The Angry Prophet
In the first article of this series, I wrote about the 'the fearful prophet'. Fear is a basic human emotion, and is clearly evidenced in the stories of the prophets. However, it may be transformed by inspiring godly action, and so become a spur to key events in the life of God's people in the Bible. The second basic emotion that I will explore is anger. The prophets experience every emotion, and there are plenty of examples of angry prophets. Moses shatters the two tablets of the ten commandments when he observes the people of Israel worshipping a golden calf (Ex 32:19); Samuel rebukes Saul for disobeying God in an angry exchange that sees the Kingdoms of Israel torn from his grasp (1 Sam 15:24-30); Jeremiah castigates the people of Israel for their reliance on foreign gods (Jer 10). Nearly all the prophetic writings of the Old Testament show deep hurt and anger about injustice, false worship or the misrepresentation of God's self revelation.
I cannot simply turn this powerful emotion around, however, and describe it as a source of godly action in the same way as fear, because we are talking about something very different. Whereas fear is a reaction to events, anger arises from within, and is often the outward sign of deep and complex feelings. Much mis-interpretation of anger occurs because the reasons for it are not accurately understood or communicated. Those who are trained in counselling and ministry know that expressed anger is but 'the tip of the iceberg' of a person's feelings; it can arise from frustration, disappointment, rejection, and even love.
So it is with anger expressed in the Bible; if we are to understand it, we must explore the reasons that create it.
The first thing that must be said is that God himself shows anger (there are plenty of examples in the Old Testament - see Numb 32:10ff for example). If you try to look this up in a Bible dictionary, you will probably find yourself directed towards the word 'wrath', an awkward word but one that helps us unravel what we mean by anger. The two separate words have significant differences in the Bible: 'anger' is a word that has to do with outward expression, whereas 'wrath' has to do with the pent-up emotional heat. God's anger is expressed at a variety of human circumstances (Abraham is cautious of God's 'anger' when he barters with him - Gen 18), but his 'wrath' is described as breaking out against constant and repeated human disobedience, idolatry and injustice, and as bringing consequent judgement upon that sin.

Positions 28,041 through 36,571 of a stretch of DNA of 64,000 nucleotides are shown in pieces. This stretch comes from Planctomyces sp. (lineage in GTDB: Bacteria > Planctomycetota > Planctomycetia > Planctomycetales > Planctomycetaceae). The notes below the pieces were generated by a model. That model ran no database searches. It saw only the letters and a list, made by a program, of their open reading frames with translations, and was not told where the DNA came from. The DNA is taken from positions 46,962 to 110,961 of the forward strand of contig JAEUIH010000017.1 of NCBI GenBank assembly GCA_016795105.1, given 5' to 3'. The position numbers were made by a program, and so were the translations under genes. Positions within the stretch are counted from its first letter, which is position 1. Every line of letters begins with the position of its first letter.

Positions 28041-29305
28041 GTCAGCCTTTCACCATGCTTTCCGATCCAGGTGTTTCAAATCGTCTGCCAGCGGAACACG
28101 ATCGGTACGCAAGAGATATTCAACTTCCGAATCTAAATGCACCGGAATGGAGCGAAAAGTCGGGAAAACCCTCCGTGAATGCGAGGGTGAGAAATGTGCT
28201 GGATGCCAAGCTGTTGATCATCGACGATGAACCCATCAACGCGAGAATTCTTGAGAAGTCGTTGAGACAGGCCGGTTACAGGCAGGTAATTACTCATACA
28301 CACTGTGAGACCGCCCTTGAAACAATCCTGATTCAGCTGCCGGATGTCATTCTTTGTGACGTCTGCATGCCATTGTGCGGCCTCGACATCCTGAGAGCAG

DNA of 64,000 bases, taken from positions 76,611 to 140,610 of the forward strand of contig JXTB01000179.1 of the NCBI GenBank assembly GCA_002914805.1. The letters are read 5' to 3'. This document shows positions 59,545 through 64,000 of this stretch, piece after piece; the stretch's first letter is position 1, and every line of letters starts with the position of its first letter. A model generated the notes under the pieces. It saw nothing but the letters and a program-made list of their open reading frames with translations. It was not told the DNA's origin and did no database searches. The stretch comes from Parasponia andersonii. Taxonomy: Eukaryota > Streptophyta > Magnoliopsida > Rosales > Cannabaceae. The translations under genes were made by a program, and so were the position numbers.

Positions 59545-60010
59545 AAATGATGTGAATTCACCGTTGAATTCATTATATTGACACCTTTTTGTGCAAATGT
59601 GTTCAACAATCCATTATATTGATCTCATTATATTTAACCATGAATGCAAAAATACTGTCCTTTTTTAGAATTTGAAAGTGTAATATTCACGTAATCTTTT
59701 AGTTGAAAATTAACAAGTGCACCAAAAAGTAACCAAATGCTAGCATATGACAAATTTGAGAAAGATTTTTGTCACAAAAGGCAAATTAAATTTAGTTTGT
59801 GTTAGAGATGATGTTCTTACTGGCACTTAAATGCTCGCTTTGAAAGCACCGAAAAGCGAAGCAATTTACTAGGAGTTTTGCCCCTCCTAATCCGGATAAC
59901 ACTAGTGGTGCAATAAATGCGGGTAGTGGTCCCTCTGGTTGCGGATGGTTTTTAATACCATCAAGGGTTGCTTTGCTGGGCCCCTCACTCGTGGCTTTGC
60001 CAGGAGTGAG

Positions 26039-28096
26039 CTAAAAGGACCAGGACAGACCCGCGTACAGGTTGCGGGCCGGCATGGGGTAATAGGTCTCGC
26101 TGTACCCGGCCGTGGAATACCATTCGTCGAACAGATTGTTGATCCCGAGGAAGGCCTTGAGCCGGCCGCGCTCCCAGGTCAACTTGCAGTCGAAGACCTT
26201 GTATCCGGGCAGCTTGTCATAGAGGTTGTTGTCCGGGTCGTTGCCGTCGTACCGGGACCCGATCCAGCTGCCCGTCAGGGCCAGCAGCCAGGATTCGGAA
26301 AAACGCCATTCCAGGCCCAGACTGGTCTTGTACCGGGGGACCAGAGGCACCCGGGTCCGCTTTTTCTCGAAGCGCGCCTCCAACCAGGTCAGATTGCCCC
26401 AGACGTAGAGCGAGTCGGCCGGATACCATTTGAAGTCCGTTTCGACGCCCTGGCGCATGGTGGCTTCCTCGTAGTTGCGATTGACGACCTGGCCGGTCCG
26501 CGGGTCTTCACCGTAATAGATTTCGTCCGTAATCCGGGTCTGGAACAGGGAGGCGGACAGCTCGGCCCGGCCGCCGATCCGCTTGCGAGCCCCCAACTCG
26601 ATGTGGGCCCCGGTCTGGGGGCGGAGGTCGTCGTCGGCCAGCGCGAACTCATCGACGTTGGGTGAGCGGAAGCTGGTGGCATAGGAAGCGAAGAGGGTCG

Nevertheless, it is important to realise that the reason for God's hot anger, or wrath, is because he loves his people and creation, and is forced to act to sort out the mess that we make of it. Indeed, if he didn't care for us so much, there would be no point in acting to sort us out. Think of it this way: some of the deepest emotional feelings of frustration and anger occur between people who love each other (as in marriage), and it is precisely because two people love each other that they find themselves angry, frustrated and hurt when things go wrong, or communication breaks down.